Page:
How to set up and run a memory cafe

Living with dementia can be tough.

Aside from the challenges imposed by the dementia itself, many people experience isolation and loneliness. Many describe a shrinking of their social life and a sense of separation from family, friendship and community that may have sustained them their whole lives.

Memory cafes provide a chance for people to stay connected, or rebuild connections with their communities, and to spend time in the company of others who understand dementia.

Many memory cafes provide information and support from local professionals, and most engage in activities for those that want them, which bring people together and help build new relationships.

What all cafes provide is the chance to simply relax, share experiences and enjoy the company of others for whom dementia is an everyday reality.

Who might benefit from memory cafes?

Memory cafes are for people with dementia or memory problems and those that care for and about them.

Many people will have a diagnosis, some may not.

Some people with dementia will come with a carer, relative or friend. Others will not, either because they live alone, or perhaps choose to come alone.

Cafes can’t provide support for people that need help with personal care for legal reasons.

The ability of cafes to support people as their dementia progresses will vary. The better and more accessible the environment, and the more skilled the volunteers, the easier it will be to support people as their needs increase.

For some people with dementia, it will be the first time they have come into contact with others who have dementia. Many describe the support and inspiration they derive from meeting others in the same boat, and many new and enduring friendships have been formed. For many, the sense that they are not alone, and that there are others that understand is a revelation, a relief, and offers encouragement and hope.

For carers too, cafes offer understanding, support and camaraderie in a world that can often feel like a cold and uncaring place. Most carers will come in the company of a person with dementia, but many will continue to come along long after their caring role has ended. Many former carers will become volunteers in the memory cafe.

For volunteers, cafes offer many opportunities and benefits. Many volunteer because they are motivated by the ‘cause’ and want to support people with dementia and carers. Many have been affected by dementia in their personal or professional lives. Others gain valuable experience, learn new skills, and make new connections. All have the opportunity to spend time in fantastic company, doing the most important job of all – just being with people.

About this bit of the ‘hub’

You’ll have already seen the dementia awareness part of the hub. It should be completed by all volunteers, regardless of their experience. It will give them the understanding and information they need to provide great support for cafe members.

If you’ve not looked at it you’ll find it here.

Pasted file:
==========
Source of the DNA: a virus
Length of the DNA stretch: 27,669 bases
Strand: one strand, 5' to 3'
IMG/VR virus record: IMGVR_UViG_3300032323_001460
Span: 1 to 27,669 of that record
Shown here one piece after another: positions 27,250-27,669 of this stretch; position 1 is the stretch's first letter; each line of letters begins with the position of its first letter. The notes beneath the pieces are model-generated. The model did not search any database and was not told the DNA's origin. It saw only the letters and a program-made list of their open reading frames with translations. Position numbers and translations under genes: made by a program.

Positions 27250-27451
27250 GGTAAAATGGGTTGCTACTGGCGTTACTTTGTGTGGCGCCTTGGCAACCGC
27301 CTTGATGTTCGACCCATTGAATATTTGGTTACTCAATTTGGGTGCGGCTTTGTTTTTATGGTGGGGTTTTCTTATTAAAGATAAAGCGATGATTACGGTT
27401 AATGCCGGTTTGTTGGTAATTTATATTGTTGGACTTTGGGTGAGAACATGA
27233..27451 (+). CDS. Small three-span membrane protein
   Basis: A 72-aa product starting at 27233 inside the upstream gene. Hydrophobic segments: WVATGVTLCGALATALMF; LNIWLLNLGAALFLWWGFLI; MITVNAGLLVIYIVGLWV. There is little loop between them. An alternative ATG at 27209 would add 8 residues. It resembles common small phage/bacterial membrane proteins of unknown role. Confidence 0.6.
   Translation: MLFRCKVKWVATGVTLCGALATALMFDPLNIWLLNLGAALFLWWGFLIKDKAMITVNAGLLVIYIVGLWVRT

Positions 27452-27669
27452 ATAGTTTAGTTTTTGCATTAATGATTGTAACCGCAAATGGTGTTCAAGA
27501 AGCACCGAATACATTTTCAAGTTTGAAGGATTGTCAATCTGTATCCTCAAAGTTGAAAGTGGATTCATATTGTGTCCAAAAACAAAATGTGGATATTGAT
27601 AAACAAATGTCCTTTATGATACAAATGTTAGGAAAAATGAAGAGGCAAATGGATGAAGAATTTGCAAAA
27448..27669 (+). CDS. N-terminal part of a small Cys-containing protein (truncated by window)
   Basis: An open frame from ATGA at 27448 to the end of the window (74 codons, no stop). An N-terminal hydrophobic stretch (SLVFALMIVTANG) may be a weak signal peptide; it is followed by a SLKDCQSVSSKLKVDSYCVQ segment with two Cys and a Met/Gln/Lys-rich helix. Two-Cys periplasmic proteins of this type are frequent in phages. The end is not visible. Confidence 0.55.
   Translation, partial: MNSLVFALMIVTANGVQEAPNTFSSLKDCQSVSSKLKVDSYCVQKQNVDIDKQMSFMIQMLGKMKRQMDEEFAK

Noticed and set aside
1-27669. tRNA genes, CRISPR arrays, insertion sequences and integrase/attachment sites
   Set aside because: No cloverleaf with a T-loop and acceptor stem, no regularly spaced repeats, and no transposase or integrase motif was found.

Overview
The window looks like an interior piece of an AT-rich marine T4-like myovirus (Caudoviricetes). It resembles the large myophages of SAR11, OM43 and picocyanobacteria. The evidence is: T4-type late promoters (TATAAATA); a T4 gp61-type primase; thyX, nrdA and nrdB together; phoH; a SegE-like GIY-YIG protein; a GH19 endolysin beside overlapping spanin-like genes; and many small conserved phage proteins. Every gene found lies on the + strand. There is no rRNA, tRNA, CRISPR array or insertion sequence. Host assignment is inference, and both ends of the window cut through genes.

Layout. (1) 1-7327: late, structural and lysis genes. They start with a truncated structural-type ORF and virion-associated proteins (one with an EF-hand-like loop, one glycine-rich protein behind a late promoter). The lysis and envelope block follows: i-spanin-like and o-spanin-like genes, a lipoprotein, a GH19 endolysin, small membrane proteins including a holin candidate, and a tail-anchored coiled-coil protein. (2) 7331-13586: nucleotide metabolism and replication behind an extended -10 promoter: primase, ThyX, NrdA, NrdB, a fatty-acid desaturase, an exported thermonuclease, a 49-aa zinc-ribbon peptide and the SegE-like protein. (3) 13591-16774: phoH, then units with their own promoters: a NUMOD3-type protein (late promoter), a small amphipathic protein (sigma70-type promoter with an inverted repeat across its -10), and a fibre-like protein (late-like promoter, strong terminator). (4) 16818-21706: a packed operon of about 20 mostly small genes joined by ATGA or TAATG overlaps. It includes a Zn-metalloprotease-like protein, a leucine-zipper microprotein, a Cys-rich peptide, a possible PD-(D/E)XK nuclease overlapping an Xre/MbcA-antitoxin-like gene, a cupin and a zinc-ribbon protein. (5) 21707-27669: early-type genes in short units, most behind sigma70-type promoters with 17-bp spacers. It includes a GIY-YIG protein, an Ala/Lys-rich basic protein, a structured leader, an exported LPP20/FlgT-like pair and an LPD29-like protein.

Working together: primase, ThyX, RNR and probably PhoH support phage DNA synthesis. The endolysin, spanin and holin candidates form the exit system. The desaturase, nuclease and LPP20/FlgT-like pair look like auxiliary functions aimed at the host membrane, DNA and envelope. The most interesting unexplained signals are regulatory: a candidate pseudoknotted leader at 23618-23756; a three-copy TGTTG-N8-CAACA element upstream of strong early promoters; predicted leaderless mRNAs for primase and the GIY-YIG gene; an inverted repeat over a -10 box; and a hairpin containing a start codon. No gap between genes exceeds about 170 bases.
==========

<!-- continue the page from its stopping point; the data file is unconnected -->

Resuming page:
The part of the hub you’re in now is more for cafe co-ordinators or those thinking of setting up a cafe.

All cafes are different, in response to varying local needs, as well as available resources, so we didn’t want to be too prescriptive. For this reason we’ve tried to steer clear of lists of ideas, or too many dos and don’ts. Instead we’ve tried to explore the issues, and help you to ask the right questions yourself.

Here’s what you’ll find inside this part of the Memory Cafe Hub

(Click the green buttons to go to each page)

Getting started

In this section, we lay out the things you’ll need to do to get started.

We have tried to lay things out in a loose chronological order. Life is messy though, and it’s likely that in the real world, things will be not quite as neat.

Legal nuts and bolts

This section lays out some of the things that you have a responsibility to have in place. Whether you will need policies and other things will depend to some extent on the kind of structure you decide to adopt.

If you are part of a larger organisation, then your host organisation will already have these things in place. BUT – it still makes sense to review them to see what they mean to your cafe, and whether they need to be adjusted to fit your needs.

Publicity and outreach

How do you make sure people in your community know about your memory cafe? How do you make sure that they feel motivated to come along – or to recommend the cafe to people in the community who might benefit?

You’ll need to publicise your cafe, and actively reach out to others in your community, and this section will help you to think about that.

What happens at a memory cafe?

Memory Cafes come in all shapes and sizes. Some are very focused on activities, whilst others are more focused on people enjoying each other’s company and chatting. Most combine the two.

In this section we look at some of the basic practicalities ‘on the day’, giving out information, and some of things to think about around the idea of ‘activities’.


Volunteers are the life blood essential to the smooth running of a memory cafe.
How we use them, how we get them, and how we value and support them are the focus of this section.


This section looks at the thorny issue of funding.

It looks at issues around fundraising, as well as securing funding though grants and other sources

First module: Getting things started > > >